Understanding the difference between “home care” and “home health care”.

A recent report from a roundtable conducted in December 2016 by United Hospital Fund and the Alliance for Home Health Quality and Innovation reflects that many seniors eligible for home health care after being discharged from a hospitalization refuse the service. In many instances, seniors mistake home health care for home care and don’t “want a babysitter” and feel the assistance would be an intrusion on their independence.

Under Medicare, home health care services are available to older adults who are homebound and need intermittent skilled care from a nurse, a physical therapist or a speech therapist, among other medical providers. Typically, these services last four to six weeks after a hospitalization, with a nurse visiting several times a week. Some patients receive them for much longer.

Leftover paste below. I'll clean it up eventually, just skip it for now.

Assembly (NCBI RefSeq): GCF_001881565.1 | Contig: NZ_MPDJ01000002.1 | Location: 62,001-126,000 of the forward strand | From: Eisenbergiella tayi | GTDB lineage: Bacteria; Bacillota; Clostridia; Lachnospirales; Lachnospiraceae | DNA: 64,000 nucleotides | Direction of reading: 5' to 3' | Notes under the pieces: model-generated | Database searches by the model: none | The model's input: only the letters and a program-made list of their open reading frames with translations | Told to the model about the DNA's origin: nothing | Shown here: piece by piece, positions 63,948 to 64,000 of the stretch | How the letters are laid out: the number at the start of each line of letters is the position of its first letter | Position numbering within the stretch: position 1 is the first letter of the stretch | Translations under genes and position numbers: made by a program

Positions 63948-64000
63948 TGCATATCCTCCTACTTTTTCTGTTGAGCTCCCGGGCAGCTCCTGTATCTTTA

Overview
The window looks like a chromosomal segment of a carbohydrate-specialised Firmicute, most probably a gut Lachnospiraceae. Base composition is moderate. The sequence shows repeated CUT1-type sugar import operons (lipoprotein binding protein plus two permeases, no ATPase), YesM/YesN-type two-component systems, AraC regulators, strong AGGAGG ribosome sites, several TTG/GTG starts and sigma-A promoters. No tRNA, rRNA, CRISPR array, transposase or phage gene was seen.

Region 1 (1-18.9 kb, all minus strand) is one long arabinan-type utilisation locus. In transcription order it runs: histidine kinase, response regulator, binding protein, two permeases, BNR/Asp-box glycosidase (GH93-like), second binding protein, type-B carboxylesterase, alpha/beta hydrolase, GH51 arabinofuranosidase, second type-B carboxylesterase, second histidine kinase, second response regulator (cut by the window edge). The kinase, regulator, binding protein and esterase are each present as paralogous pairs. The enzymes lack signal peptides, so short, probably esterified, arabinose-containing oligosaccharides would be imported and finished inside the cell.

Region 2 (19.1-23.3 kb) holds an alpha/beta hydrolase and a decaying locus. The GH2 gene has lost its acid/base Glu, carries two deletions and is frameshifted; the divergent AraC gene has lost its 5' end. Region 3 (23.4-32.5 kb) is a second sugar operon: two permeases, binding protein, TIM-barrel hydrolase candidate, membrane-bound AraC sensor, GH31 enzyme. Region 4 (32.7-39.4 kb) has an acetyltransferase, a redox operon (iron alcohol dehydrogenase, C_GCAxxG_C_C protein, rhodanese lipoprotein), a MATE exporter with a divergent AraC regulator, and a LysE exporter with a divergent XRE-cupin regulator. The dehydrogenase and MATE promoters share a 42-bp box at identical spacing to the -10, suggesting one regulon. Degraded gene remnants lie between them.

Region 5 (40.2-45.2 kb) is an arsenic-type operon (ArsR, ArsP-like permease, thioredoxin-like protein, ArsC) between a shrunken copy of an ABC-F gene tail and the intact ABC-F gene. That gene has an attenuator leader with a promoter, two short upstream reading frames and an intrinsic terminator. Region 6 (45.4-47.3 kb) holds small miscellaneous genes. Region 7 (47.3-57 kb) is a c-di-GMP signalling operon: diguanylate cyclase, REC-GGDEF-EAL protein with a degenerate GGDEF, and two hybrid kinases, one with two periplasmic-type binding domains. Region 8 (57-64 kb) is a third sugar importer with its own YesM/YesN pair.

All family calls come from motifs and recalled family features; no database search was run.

Many seniors and caregivers confuse “home health care” with “home care” delivered by aides who help people shower or get dressed or who cook, clean and serve as a companion. The two types of services are not the same: home health care is delivered by medical professionals; home care is not. Moreover, home care is not usually covered by Medicare.

The importance of home health care after discharge should not be underestimated. Some studies show that patients who receive home health care after a hospital discharge are less likely to be readmitted. Other studies show that patients who receive home health care report a better quality of life. Seniors have the right to make their own decisions but if the soundness of their decisions is compromised by cognitive deficits and puts them at risk, then a family member may be required to intervene.

Drizin Law is providing this legal update for informational purposes only. This article should not be construed as legal advice or a legal opinion as to any specific facts or circumstances. You should consult an attorney concerning your particular situation and any specific legal questions you may have.